Are these Colson Disks Good or Bad?


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jchicago

Finally riding a big boys bike
Jul 28, 2017
113
193
Lake Zurich, IL, United States
#1
I've completely disassembled my Colson Snap Tank.

I'm wondering if these brake disks are still good, or should they be replaced?

Picture 1 is side one. Picture 2 is side two.

(Too hard to tell?)

Colson Discs.jpg


Colson Discs 2.jpg
 

fordmike65

Riding a '37 Colson Imperial
Mar 4, 2012
17,035
25,923
East Los
#4
Those aren't bad at all. I resurface them by hand with whatever roll of sandpaper is hanging in the parts Dept. Usually 80-120 grit. Then finish them off with a Scotchbrite pad. Wash them off with brake clean and dry them with shop air. Fill a spray paint can cap with 30wt oil and let them soak.
 

Boris

I'm the Wiz, and nobody beats me!
Feb 16, 2008
11,311
5,555
Portland, OR 97206
#6
They look good to me, but you may want to resurface them as mentioned above. If the edge of any tab catches on your fingertip, file it down smooth and you should be good to go after sloshing 'em down in some 30wt motor oil or something similar.
 

jchicago

Finally riding a big boys bike
Jul 28, 2017
113
193
Lake Zurich, IL, United States
#8
Those aren't bad at all. I resurface them by hand with whatever roll of sandpaper is hanging in the parts Dept. Usually 80-120 grit. Then finish them off with a Scotchbrite pad. Wash them off with brake clean and dry them with shop air. Fill a spray paint can cap with 30wt oil and let them soak.
I'm on it.

Disk Supplies.JPG
 
Likes: Miyata FL.

TR6SC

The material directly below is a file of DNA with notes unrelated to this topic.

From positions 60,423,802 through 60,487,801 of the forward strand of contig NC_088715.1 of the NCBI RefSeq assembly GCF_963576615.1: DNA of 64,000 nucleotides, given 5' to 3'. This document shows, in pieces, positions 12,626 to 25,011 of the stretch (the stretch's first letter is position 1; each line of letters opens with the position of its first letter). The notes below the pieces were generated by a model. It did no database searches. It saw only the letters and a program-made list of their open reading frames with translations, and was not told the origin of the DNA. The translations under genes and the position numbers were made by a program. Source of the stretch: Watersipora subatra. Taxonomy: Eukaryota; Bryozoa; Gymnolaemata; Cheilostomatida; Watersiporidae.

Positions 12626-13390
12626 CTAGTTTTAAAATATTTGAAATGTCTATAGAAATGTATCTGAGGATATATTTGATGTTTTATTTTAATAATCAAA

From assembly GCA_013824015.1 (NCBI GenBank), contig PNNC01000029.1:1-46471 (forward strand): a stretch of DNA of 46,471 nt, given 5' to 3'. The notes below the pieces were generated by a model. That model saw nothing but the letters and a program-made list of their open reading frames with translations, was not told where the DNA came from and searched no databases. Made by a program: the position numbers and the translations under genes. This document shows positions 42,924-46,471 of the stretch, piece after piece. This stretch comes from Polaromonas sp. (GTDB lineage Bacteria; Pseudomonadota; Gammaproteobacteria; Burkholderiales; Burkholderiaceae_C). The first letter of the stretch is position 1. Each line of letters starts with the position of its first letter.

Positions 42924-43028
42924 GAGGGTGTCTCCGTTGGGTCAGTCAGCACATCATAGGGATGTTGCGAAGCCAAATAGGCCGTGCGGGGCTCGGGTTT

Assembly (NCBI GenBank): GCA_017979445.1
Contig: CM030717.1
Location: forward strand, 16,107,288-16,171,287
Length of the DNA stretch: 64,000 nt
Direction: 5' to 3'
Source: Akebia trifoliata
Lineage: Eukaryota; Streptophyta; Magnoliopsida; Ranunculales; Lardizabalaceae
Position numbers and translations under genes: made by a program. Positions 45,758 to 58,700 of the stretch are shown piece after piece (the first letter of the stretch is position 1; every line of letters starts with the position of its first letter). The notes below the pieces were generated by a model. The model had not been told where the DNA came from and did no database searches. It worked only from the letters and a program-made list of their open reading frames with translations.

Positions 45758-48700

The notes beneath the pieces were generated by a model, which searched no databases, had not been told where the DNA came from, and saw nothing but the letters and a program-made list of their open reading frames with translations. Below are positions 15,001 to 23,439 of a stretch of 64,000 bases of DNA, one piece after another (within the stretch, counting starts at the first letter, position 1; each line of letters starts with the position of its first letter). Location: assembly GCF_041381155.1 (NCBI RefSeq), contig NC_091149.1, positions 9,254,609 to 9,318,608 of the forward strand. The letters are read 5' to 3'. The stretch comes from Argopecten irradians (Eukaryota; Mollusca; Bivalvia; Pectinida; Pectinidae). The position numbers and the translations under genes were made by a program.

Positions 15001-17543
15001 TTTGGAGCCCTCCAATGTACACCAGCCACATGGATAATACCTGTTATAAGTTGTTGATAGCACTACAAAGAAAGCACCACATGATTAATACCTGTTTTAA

I live for the CABE
Jun 12, 2016
1,006
2,628
66
Eureka, CA
#9
After you're done the stack should measure 0.750". This is the thickness when new.
The shorter the stack, the more kickback required to engage the brakes. Also, due to wear of the clutch sleeve and inner surface of the hub, you make have too much kickback for your liking. More discs can be put in to shorten the play.
 

Boris

I'm the Wiz, and nobody beats me!
Feb 16, 2008
11,311
5,555
Portland, OR 97206
#10
After you're done the stack should measure 0.750". This is the thickness when new.
The shorter the stack, the more kickback required to engage the brakes. Also, due to wear of the clutch sleeve and inner surface of the hub, you make have too much kickback for your liking. More discs can be put in to shorten the play.
Like, like, like, like, like!
 

Autocycleplane

I live for the CABE
Jan 6, 2010
1,624
3,921
NorCal, United States
#11
After you're done the stack should measure 0.750". This is the thickness when new.
The shorter the stack, the more kickback required to engage the brakes. Also, due to wear of the clutch sleeve and inner surface of the hub, you make have too much kickback for your liking. More discs can be put in to shorten the play.
There isn't much about these hubs I like, but that is one nice little trick I learned about them long ago. When a Morrow has too much kickback, unfortunately you gotta replace a bunch of parts to fix it. Nice tip, way to share. :cool:
 

fordmike65

Riding a '37 Colson Imperial
Mar 4, 2012
17,035
25,923
East Los
#12
After you're done the stack should measure 0.750". This is the thickness when new.
The shorter the stack, the more kickback required to engage the brakes. Also, due to wear of the clutch sleeve and inner surface of the hub, you make have too much kickback for your liking. More discs can be put in to shorten the play.
One day Scott(rustjunkie) and I were rebuilding the rear hub on my HTB Monark when he suggested adding a disc to lessen the kickback issue I mentioned. Worked like a charm.
 

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